Driving back towards Kathmandu after the Manaslu Circuit the Langtang range is bathed in evening light as the sun sets giving them a vibrant orange glow. The Himalayas parting gesture, a reminder not to forget them and return again someday.
Sights, sounds and conversations whirl round in my mind. I’m tired, physically and mentally rundown from months of physical exertion. Months spent in isolation, an oddity in small and isolated communities.
A brief interlude back in the UK sees me back amongst a landscape that is familiar, amongst my ever supportive friends and family. A time to recharge my batteries and prepare for South America.
Before I know it, it is time to pack my bags once again and say my goodbyes. The drive to the airport, the familiar knot in the stomach. Part apprehension, part anticipation. An unknown continent, an unknown language, uncertainty of what the next few months holds.
Knocking on the door of an apartment in downtown Buenos Aires I wait expectantly for the door to be answered by my host family.
I’m here to learn Spanish in preparation for my ride north from Usuhaia the southernmost city in the world. Learning Spanish may not be the type of physical adventure I imagined when planning this trip but it is an adventure all the same.
Having spent previous months in small and isolated villages, Beunos Aires comes as quite a shock to the system. Stepping out from my accommodation I’m immediately transported in to the bustle of Avenida Corrientes swept along in the crowds of Beunos Aires’ theatre district.
My daily walk to school takes me past the Obelisk and across the worlds widest street Avenida 9 de Julio. Mixing with the stylish Porteños who call you this city home.
What starts out as a two week interlude turns in to a month as my travel plans in Patagonia change and I get swept along amongst daily life in this vibrant city. I am able to spread my belongings out for more than a day. It feels like home albeit fleetingly.
The Spanish classes are intensive, a different set of muscles being exercised. Brain rather than brawn. Long days in the saddle don’t convert well and by the end of four weeks study I’m surprised how tired I feel.
Weekends and evenings provide some respite from the study. A chance to explore the city and enjoy the company of many of my class mates and fellow students including Jaime and Tom.
Buenos Aires Biking gives me the opportunity to push some pedals and gives me a whistle stop tour of the city. Pedalling around the city its striking to see how different each of the barrios is.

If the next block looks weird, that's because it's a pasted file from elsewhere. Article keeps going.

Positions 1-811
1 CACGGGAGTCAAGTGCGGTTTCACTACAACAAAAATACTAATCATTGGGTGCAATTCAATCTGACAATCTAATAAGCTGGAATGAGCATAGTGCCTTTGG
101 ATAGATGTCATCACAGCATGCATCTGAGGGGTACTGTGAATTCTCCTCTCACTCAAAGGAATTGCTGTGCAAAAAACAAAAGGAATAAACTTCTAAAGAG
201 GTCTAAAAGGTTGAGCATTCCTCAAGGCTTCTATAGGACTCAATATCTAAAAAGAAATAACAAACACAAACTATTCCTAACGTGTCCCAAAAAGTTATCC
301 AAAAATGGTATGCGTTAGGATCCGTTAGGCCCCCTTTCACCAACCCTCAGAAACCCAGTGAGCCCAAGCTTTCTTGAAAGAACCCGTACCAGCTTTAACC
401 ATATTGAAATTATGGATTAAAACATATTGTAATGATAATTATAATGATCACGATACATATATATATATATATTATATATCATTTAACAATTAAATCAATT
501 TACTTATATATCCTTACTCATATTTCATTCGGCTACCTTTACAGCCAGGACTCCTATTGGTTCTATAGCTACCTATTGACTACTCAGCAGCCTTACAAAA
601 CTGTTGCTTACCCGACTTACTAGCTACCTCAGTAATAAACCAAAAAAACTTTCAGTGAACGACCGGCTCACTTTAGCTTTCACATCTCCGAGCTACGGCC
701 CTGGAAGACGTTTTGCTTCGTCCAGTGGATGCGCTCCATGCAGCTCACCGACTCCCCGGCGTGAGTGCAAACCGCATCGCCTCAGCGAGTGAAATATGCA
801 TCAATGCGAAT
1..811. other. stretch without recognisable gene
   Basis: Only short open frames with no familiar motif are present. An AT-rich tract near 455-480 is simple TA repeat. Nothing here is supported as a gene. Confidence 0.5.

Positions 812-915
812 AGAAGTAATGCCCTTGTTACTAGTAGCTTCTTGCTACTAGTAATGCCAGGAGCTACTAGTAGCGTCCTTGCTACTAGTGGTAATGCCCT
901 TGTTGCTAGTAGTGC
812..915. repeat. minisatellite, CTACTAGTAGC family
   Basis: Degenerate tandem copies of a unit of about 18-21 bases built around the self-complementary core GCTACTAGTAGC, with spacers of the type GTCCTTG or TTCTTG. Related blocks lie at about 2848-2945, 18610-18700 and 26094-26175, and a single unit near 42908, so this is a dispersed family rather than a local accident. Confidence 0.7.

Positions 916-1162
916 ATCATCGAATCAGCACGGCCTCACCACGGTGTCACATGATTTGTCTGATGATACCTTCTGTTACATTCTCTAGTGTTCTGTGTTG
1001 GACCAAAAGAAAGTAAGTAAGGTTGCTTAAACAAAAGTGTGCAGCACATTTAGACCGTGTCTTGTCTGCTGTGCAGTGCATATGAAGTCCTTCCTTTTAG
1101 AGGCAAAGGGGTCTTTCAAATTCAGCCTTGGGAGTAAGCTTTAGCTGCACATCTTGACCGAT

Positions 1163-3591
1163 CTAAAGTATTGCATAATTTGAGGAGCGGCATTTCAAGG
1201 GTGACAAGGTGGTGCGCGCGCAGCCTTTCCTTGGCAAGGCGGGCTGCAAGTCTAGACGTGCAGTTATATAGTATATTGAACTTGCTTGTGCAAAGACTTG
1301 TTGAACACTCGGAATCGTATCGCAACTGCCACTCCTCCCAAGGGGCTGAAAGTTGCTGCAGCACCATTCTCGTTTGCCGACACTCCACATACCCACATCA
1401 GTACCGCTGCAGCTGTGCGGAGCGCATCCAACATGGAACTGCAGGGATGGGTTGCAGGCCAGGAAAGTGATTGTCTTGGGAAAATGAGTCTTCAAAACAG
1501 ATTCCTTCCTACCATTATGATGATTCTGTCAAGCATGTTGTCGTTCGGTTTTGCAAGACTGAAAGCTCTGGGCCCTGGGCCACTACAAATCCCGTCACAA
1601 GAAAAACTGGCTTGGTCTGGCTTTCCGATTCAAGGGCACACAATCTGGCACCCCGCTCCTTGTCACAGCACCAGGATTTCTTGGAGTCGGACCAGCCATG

From La Boca the birth place of Tango and its colorful if slightly cliched streets.
San Telmos historic cafes, bustling sunday markets and ever present tango performances catering for the steady stream of tourists.
Upscale Puerto Madero and its Liverpool style docks and futuristic bridge.
Cool kids hang out on hipsteresque upside down bikes.
Recoleta with its leafy green spaces and photogenic Flueris.
A Saturday afternoon is easily spent browsing its markets, enjoying one of many musical and tango performances in the park.
Many make their way to Recolata’s cemetery a slightly macabre tourist attraction but the scale and granduer of many of the graves is staggering, more small houses than resting places.
Evenings are spent in one of many trendy bars in Palermo with class mates as well as practising Spanish with young Porteños at the weekly Mundo Lingo events. Through many of the conversations its easy to see they are proud of their city.
The openness and warmth I am met with is humbling. I learn a modern history of Argentina from an Argentinian’s point of view. Hyper inflation, a currency devalued and many affluent families plunged below the poverty line overnight.
Despite its first world feel there is a simmering discontent amongst its residents. Daily protests radiate from the Plaza De Mayo in front of the presidential office.
The vibrant street art scene part political reaction to the economy, now turned in to an artistic art form in its own right.
The record heatwave that grips the city during my stay sees frequent power cuts as the demand for electricity exceeds the cities supply. As people switch on their air conditioning in greater numbers streets are brought to a stand still as residents take to the street in protest left without gas or electric for days at time.
Despite its strikingly European influenced architecture once you begin to see past this you begin to see a city in gradual decay. Cartenaros shift through rubbish, buildings stand empty and families sleep on the street.
Despite all this Buenos Aires has a quirky left field feel. As the new year arrives I find myself stood in the middle of the street in Palermo as fireworks light up the sky, the sound of Latin drumming gathers a crowd of almost two hundred people in the street. An hour slips by as people dance in the street surrounding the band, traffic unable to pass but no one seems to care. A snapshot of the laid back and sometimes easy going nature of the people, more interested in friends, family and good times shared than work and stress.
My time in Beunos Aires has been a social one. Conversations enjoyed over plentiful wine and steaks. Cafe culture enjoyed with young Porteños, lazy Sundays spent wandering a deserted.
I leave with more Spanish than I arrive, but with a long road ahead lingusitically and geographically. Equipped with Batman and Robin for the long road ahead, I have high hopes of linguistic excellence!